Welcome to the New Look Blog

Welcome to the New Look Blog

When I began “History for Atheists” in October 2015 it was largely as an opportunity to put down some summaries of why certain persistent New Atheist pseudo historical myths are wrong, curate the positions of expert historians and other scholars on relevant issues and direct readers to reliable information on history.  This was at least, in part, because I found myself writing refutations to the same nonsense claims over and over again and was starting to find the repetition pretty wearisome.  I also had (and still have) the idea of writing a book on the subject of New Atheist bad history and saw some of these posts as the basis for some future chapters in that work, particularly the posts in my “Great Myths” series.

So originally this blog was largely so I could post a link to a given article and say “see this – it debunks what you’re claiming in detail” rather than bashing out yet another forum post or blog comment on Hypatia’s murder, Galileo’s trials or Bruno’s execution etc.  I originally put it up on Blogger because it’s free, it’s easy to use and generally pretty workable as a platform.  Two years later, however, “History for Atheists” now has a sizeable and solid audience of regular readers, an active comments section and is getting traffic that spikes significantly higher every month.  This means I recently decided it was time the blog graduated from its humble beginnings and got its own domain name and the bells and whistles that WordPress.org can provide.

As you can see, I’ve brought the previous posts and comments over to the new platform and, apart from a few minor formatting muddles and a couple of other bugs that I’m still trying to fix, the transition has gone fairly smoothly.  I’m on a steep learning curve to get myself conversant with WordPress’ tools and add-ons and have been tinkering with some CSS, so expect to see periodic changes over the next few weeks, hopefully for the better.  Please let me know if there are any links or redirects which don’t work or any other functionality issues that I may not have noticed.

Over the next couple of months I hope to tackle the major myth of the destruction of the Great Library of Alexandria as part of the “Great Myths” series.  And just today I received my copy of Edward J. Watts’ highly anticipated new book Hypatia: The Life and Legend of an Ancient Philosopher (Oxford: 2017).  This is the first scholarly monograph on Hypatia by a historian of the period (as opposed to pop histories by non-academics and hobbyists) since Maria Dzielka’s excellent Hypatia of Alexandria (Harvard: 1996) over 20 years ago, so it’s a welcome addition to literature on a subject that is often infested with nonsense in popular treatments.  Last year I had the pleasure of reading Watts’ superb book The Final Pagan Generation (University of California Press: 2015) and his analysis there showed an enormous depth of understanding of the later Roman Empire’s transition from paganism to Christianity which was refreshingly free of modern ideological biases and baggage.  It seems he is going to be drawing on that knowledge and perspective to focus on Alexandria in Hypatia’s time as a microcosm of late fourth century culture, society and religion, rather than as the usual Gibbonian moral fable about the beginning of “the dark ages”.  I’ll make sure I’ve read his book before posting on the pseudo history that surrounds the death of Hypatia.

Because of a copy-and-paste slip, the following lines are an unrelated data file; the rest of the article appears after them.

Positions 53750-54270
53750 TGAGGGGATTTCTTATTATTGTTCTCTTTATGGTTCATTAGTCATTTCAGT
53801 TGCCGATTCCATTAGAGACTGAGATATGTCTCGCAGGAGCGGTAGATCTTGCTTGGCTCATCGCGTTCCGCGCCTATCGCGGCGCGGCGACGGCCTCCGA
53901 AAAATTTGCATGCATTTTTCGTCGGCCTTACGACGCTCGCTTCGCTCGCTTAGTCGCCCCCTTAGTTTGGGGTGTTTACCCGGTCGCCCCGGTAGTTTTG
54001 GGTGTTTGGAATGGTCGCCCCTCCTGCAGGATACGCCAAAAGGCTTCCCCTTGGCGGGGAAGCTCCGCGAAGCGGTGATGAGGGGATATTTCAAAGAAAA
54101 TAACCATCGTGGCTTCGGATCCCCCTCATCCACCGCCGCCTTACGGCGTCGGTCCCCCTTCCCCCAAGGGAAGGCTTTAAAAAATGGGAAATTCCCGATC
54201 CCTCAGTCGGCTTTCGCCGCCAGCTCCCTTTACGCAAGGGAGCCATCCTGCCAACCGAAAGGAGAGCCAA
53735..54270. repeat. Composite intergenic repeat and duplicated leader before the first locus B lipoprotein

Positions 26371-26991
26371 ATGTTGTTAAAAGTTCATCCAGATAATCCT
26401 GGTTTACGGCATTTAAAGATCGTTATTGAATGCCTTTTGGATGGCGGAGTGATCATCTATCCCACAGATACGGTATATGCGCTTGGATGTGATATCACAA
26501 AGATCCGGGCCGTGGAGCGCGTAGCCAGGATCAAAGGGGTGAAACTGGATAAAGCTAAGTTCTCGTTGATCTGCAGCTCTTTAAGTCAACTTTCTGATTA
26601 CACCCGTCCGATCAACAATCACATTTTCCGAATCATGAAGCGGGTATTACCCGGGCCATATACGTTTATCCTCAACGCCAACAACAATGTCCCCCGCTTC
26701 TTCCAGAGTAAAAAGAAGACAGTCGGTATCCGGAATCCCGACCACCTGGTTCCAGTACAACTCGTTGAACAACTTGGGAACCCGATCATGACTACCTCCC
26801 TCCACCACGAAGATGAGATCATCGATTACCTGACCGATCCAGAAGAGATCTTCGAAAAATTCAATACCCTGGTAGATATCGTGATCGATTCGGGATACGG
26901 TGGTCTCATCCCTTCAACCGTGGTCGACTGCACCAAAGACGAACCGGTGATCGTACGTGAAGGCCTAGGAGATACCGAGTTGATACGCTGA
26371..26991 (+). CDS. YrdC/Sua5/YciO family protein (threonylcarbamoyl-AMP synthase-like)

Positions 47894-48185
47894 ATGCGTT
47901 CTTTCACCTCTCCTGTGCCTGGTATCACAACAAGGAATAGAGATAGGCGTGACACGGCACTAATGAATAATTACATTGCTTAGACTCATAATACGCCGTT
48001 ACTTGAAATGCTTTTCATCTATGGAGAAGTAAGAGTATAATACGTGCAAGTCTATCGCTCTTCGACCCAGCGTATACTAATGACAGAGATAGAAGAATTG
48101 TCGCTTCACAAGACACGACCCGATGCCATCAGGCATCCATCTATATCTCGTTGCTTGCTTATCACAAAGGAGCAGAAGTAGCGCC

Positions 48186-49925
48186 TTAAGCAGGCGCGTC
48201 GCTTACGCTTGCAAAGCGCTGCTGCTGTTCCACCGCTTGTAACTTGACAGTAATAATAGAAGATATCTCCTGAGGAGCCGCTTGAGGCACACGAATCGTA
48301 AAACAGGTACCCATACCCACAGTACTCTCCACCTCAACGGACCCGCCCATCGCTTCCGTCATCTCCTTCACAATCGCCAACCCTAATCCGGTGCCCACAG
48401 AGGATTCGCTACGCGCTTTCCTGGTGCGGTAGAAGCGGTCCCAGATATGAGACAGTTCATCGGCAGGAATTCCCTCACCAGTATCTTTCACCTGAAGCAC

While I’m posting about the blog rather than posting on it, any suggestions or feedback is very welcome in the comments section below.

Best regards,

Tim O’Neill

12 thoughts on “Welcome to the New Look Blog

  1. Tim, my ascetic sense is fairly poor, but the new look is great to me.

    As far as suggestions, I recall you mentioning in a comment that many new atheists have adopted the bizarre Christian fundie argument that the crusades were actually defensive campaigns against Islamic expansion. Is it possible you’ll write about new atheist pseudohistory on Islam in the future? If nothing else, I suspect you’ll be able to add “Islamic apologist” and, if you’re lucky, “terrorism apologist” alongside “Crypto-Catholic” and the other laughable accusations you’ve had thrown at you over the years.


    1. Yes, it’s odd but I have seen this idea popping up on atheist blogs and fora recently. It seems to be because many New Atheists are buying into the anti-Islam (as opposed to anti-Islamic extremists) rhetoric of people like Sam Harris and so their ideological bigotry against Islam seems to be overriding their ideological distaste for their cartoonish ideas about medieval Christianity. This is an interesting dynamic, but I’m guessing it’s driven by the fact that Islam and Islamism is much more current and topical. I can’t recall exactly which New Atheist luminaries I’ve seen peddling the “Crusades as defensive wars against Islam” idea (Jerry Coyne perhaps?) but the next time I see a particularly egregious example of it I will post on why it’s bad history.